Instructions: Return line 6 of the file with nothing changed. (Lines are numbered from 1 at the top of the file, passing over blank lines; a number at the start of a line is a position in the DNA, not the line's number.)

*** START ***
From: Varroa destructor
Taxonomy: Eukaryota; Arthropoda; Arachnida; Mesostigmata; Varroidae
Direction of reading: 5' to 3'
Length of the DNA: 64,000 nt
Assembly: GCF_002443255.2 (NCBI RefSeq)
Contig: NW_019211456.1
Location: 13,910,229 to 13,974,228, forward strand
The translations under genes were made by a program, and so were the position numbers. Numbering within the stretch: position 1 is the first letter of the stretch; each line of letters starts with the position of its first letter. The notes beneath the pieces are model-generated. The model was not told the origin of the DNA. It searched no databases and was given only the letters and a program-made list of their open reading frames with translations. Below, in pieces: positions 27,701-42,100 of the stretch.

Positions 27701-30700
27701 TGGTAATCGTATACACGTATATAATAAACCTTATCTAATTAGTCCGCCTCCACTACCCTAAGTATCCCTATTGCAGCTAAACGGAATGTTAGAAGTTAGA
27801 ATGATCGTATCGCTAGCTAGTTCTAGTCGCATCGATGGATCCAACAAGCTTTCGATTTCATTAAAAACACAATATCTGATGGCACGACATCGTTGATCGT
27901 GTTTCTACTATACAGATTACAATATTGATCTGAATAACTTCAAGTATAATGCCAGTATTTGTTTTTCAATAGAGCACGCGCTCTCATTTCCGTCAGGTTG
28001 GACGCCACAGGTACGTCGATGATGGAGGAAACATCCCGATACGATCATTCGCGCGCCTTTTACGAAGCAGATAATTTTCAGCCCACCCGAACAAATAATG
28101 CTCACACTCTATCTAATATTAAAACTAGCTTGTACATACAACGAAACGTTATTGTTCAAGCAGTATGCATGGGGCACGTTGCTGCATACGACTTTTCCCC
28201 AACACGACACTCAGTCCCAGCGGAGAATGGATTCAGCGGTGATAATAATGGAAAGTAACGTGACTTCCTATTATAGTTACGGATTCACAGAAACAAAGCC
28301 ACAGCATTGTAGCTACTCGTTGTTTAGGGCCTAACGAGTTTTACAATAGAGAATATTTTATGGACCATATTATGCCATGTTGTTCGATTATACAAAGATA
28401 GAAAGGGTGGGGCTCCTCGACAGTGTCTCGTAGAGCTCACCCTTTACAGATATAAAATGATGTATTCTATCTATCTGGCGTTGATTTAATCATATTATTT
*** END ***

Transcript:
Contig: NW_019211456.1